Along the foothills of the front range of the Central Colorado Rocky Mountains, the annual transformation from Winter to Spring is in evidence everywhere one cares to look and nowhere does it reveal itself more so than does in the flora and fauna. Buds and blooms, coats and plumes all transmogrify into their seasonal forms of expression. In some cases it is increasing refulgence and splendor, in others, it is a reduction of bulk and insulation. In either case it is a morphing into a form which is less about conserving the uptake of energy during the last cycle of growth and more about consuming the energy to be made available in this cycle. My Grandfather, the agriculturist, capsulized the feeling best for me when he said; "it's best to make hay while the sun shines." Plants and trees grow heavy with buds and leaves, some early harbingers, like crocus' and my wife's favorite, tulips, even bloom flowers. Meanwhile the fur bearing critters lighten their load and shed heavy insulating undercoats in preparation of the coming warmer and wetter atmosphere. Some critters shed appurtenances hanging on from last year, like antlers, to feed and regrow fresh ones, hopefully more resplendent and vigorous than the previous in service of their greater personal glory in the battle for their genetic future.
As the season of rebirth spreads its wings and shucks off its overcoat, there is a great buzz of anticipation and hope in the air and upon the land. Hope for an abundant season of sustenance, growth, and opportunity not to be squandered. As a photographer, it is an invitation to wander, and focus my lens on the all the glorious color and diversity of expression that leaps forth trying to attract the attention of mates and pollinators, or the predatory stealth of the kill for eating and feeding to offspring. In my fascination for observation and preoccupation with trying to capture an image it is sometimes easy to overlook the gravity of the life and death drama for the subjects being observed. Whether it's trout, ouzels and swallows feasting on mayfly nymphs and hatches, or the Coopers hawks ambushing Doves under my bird feeder, one critter lives and the other dies and that's the way its always been.
In the photography field there has been an ongoing conversation about how & when one can and should remain neutral and maintain the "objective lens" in the presence of savagery or cruelty. It is clearly an issue for photographers working in areas suffering intense human cruelty, but wildlife photographers also witness suffering that could be relieved by their intervening hand. When is it okay to stop performing the objective function, and actually involve yourself in the scene? In a practical sense, it is an argument I've had with myself at times. But in my theoretical justification of not intervening I tell myself that just being there trying to record the event makes you involved. In quantum theory, there is proof that at the particle level, the mere act of observation modifies the behavior of particles. Anyone who has realized with a start that they were being observed when they were convinced the were utterly alone will admit to the suddenness in the change of sensation. If your being observant you'll notice it with wild animals you encounter. If you take notice of their presence, before they take notice of yours, but then keep moving, and not looking at them directly with your eyes they will often not react until you "observe" them, then they react.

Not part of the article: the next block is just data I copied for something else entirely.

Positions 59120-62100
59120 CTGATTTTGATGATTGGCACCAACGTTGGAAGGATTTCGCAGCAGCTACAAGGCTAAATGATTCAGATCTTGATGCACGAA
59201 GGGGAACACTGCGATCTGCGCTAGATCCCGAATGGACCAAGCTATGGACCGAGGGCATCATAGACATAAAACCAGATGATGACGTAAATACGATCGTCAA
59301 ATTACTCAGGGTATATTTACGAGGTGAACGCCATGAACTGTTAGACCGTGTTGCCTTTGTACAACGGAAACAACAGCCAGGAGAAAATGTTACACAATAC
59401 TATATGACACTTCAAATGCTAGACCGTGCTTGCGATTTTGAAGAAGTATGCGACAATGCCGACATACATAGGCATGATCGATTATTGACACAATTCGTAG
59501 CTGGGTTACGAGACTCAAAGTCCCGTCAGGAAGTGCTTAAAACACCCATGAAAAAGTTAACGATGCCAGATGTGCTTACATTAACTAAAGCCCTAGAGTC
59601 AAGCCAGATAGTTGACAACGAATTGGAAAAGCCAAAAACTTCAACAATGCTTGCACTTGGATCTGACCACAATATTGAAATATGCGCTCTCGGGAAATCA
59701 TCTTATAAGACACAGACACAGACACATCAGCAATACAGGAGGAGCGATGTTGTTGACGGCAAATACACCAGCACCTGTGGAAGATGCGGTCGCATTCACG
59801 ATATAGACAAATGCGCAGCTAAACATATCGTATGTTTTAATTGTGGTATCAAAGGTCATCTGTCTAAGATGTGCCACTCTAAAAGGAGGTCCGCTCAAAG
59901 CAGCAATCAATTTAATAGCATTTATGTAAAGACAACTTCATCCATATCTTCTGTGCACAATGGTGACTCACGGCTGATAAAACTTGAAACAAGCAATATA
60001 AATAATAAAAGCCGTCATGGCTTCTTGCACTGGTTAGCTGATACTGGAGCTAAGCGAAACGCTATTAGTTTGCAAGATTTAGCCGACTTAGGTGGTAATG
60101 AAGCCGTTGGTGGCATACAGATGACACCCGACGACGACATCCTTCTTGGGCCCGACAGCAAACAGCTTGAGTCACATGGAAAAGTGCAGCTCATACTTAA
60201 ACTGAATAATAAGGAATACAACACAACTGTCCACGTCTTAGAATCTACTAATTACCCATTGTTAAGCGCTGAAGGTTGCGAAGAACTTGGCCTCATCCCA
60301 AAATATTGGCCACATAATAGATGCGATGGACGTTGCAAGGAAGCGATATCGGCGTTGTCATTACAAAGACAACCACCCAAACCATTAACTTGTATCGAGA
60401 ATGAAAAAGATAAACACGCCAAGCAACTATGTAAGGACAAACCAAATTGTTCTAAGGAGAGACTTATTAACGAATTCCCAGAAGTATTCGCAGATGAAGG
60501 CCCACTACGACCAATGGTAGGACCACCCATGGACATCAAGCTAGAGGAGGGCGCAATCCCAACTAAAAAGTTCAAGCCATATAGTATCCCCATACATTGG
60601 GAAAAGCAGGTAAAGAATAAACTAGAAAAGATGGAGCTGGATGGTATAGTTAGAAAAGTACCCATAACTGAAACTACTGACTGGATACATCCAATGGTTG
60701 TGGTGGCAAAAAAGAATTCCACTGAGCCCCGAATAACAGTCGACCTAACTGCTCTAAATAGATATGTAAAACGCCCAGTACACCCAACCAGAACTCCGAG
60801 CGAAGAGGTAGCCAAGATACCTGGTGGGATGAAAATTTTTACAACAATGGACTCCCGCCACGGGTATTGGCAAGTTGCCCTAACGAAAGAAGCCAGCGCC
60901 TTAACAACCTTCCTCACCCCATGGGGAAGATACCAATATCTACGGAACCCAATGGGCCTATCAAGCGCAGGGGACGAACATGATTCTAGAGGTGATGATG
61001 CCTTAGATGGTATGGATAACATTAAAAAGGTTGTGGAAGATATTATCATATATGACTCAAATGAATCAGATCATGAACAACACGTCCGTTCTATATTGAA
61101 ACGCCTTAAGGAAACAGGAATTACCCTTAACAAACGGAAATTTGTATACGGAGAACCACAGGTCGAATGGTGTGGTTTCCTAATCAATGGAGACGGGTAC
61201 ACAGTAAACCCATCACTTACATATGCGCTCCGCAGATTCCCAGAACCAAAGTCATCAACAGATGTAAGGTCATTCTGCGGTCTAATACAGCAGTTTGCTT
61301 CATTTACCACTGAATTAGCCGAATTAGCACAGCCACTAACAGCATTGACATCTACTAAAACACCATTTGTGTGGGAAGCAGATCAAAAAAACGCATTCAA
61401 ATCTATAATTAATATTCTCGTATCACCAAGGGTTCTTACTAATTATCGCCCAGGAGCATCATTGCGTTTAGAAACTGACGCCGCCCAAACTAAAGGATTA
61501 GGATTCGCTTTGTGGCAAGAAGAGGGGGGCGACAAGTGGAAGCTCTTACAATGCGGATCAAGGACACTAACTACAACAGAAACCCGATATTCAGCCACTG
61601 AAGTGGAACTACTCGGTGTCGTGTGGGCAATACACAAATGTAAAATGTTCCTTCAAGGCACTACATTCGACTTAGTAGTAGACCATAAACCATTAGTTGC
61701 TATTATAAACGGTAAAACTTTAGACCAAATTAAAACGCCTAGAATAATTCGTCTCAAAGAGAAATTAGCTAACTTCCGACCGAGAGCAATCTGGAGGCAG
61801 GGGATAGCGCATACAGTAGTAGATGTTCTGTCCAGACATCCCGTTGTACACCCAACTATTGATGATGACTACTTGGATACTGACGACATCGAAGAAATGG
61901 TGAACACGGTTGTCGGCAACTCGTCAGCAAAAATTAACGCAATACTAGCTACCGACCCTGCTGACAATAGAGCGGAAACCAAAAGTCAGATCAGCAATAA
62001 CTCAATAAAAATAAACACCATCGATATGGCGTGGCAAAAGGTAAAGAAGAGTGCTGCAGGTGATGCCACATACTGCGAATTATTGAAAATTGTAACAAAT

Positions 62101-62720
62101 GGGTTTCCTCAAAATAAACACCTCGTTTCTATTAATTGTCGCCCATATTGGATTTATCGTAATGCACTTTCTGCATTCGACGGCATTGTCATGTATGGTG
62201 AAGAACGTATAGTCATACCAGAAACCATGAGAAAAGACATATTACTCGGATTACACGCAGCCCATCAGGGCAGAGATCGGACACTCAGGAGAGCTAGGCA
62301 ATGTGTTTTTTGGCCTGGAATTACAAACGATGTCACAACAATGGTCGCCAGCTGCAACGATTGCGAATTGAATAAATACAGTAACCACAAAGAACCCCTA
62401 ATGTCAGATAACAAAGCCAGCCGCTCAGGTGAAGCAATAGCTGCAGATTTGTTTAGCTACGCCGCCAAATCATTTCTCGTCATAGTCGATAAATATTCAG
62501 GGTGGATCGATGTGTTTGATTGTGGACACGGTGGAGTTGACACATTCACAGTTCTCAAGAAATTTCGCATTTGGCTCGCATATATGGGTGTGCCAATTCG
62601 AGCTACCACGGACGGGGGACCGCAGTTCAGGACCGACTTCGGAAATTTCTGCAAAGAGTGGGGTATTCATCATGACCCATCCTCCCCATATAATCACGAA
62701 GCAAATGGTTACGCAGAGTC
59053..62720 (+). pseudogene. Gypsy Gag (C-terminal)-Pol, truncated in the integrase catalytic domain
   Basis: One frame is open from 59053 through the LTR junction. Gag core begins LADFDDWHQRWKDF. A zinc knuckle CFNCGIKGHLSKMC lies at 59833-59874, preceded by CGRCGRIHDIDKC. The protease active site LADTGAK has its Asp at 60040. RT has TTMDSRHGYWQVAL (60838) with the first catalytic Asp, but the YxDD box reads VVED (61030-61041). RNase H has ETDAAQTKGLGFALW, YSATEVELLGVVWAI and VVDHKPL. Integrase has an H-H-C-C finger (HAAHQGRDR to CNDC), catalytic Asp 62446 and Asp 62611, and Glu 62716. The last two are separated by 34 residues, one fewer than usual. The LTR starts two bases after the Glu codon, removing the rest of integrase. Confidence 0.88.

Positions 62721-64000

So where am I going with this line of reasoning, you might fairly ask yourself? Well consider this, over the last couple of decades, technology has provided the ability for nearly constant observation of quite nearly everything, with some very notable results. Folks losing their jobs, health insurance or spouses for being caught in a lie by the ubiquitous google map cameras, carried by car or sattelite. Wild animals having to cope with sudden and unexpected speedlight flashes at night, or the mere scent of game cameras. Warriors & militia being observed by drones carrying lethal loads. Women in restrooms & politicians being recorded without their knowledge Or you and I, driving harmlessly along the public motorways being observed by traffic cameras of official entities or cameras in other drivers autos, or helmet cams for motor and pedal cyclists trying to preempt unjust liability defense claims. How about all the recent footage from police "body-cams", or the go-pro footage of extreme and other athletes and adventurers. Even in your home, if your computer has a camera, it is subject to mal-appropriation to be used for concealed observation in your most private of places, your domicile. How about the new born route to celebrity and fortune as a youtube (insert specialty here) videographer. Has it altered behavior? I think we can say conclusively that it most certainly has. Is all of the resultant change of a sort that moves us forward, can it be called progress in a social sense? I think the jury is still out on that one. What it does affirm for me is the power and attraction of the medium of imagery. Since it was first created, it has continued to grow new antlers and expand its range and reach, season over season, in ever increasing and unexpected ways. Its strength to either confirm the truth, or to create a lie, continues to morph, grow and feed the consumption cycle, and for me, for now, that's enough to continue to draw me to it as both vocation and avocation. It has the power to leave dramatic legacies across the years, and like any power, it is the individuals choice of how to apply that power that determines the benefit or detriment of that legacy in the broader sense. As you forge ahead into the season of renewal and energy collection, choose your imagery partner wisely, it may be more important than you think. Happy Spring!